You’ve Never Seen Cessnas Like These Before

Check out a pair of historic flights made using modified Cessnas, a strange new aircraft on sale, and plenty more in this week’s Future of FLYING newsletter.

Reliable automated flight

Reliable Robotics flew a Cessna 208B Caravan with no one on board, taking off from Hollister Municipal Airport (KCVH) in California in November. [Courtesy: Reliable Robotics]

Hello, and welcome to the Future of FLYING newsletter, our weekly look at the biggest stories in emerging aviation technology. From low-altitude drones to high-flying rockets at the edge of the atmosphere, we’ll take you on a tour of the modern flying world to help you make sense of it all.

Now for this week’s top story:

Historic Cargo Flight With Uncrewed Cessna Caravan

(Courtesy: Reliable Robotics)

What happened? You’ve never seen a Cessna like this before—in fact, the world hadn’t, until this week. On Monday, Mountain View, California-based Reliable Robotics released footage of its November flight of a 208B Caravan, modified with its remotely operated aircraft system to fly without a pilot in the cockpit. The company claimed the feat is an aviation first.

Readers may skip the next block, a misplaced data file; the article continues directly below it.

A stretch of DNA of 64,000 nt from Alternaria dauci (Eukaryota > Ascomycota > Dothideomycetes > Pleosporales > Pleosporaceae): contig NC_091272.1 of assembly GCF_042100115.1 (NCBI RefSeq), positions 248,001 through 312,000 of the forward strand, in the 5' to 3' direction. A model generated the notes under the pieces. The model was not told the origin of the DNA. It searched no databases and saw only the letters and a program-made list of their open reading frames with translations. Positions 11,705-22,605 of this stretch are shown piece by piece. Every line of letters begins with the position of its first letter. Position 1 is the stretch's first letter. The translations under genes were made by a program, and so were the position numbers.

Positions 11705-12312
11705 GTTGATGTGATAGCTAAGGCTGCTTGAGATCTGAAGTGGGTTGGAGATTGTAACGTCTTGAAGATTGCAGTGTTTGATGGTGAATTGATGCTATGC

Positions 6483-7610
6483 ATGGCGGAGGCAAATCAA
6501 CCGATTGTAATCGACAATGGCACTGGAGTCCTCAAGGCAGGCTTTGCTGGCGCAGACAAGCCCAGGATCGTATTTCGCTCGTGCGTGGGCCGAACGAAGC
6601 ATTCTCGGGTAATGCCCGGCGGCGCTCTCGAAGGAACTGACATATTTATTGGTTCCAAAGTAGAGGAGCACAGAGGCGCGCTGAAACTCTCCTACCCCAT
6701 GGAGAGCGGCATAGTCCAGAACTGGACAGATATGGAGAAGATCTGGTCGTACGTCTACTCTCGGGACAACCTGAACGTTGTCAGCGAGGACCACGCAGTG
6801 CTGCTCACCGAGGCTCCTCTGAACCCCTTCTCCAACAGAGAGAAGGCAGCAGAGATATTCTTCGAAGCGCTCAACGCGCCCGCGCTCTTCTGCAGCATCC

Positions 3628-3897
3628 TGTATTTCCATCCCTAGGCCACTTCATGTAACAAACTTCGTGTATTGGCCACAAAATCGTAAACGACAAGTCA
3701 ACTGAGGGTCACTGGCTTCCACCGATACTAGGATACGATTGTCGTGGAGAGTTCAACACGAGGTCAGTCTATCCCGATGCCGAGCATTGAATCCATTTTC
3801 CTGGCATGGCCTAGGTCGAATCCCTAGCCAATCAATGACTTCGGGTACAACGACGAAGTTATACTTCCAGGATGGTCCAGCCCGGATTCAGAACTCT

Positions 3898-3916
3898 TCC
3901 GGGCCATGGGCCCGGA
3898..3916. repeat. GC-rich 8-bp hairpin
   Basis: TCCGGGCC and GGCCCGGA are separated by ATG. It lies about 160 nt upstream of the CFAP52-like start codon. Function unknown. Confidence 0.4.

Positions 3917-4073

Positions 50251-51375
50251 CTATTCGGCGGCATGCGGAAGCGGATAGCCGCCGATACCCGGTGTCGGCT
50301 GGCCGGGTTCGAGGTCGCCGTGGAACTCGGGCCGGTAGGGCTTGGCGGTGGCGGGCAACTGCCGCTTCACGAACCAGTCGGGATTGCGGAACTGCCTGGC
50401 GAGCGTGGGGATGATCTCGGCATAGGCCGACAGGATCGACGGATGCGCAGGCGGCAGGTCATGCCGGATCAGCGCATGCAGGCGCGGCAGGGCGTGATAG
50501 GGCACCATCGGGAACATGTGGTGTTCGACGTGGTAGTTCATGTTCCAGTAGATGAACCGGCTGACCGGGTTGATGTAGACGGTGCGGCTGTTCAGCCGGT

How it works: Reliable’s uncrewed, FAA-approved flight—operated remotely from a control center 50 miles away—lasted about 12 minutes. But while the jaunt was relatively brief, it helped validate the firm’s technology, which automates all phases of flight from taxi to takeoff to landing. Control surfaces and engine controls, for example, are adjusted automatically.

A continuous autopilot system equipped with advanced navigation technology prevents common causes of aviation accidents, such as controlled flight into terrain or loss of control in flight. However, redundant voice and data networks allowed the modified Cessna to be commanded remotely. Other models could be equipped with the system too, since it’s aircraft agnostic.

Has automated aviation arrived? Well, not quite. Reliable and other automated flight systems developers still need to certify their tech, but they’re getting closer. The FAA in June accepted Reliable’s formal certification plan, which relies on existing regulations for normal and transport category aircraft and contains no special conditions or exceptions. In addition to test flights with the regulator, the company has demonstrated its system for NASA and the U.S. Air Force.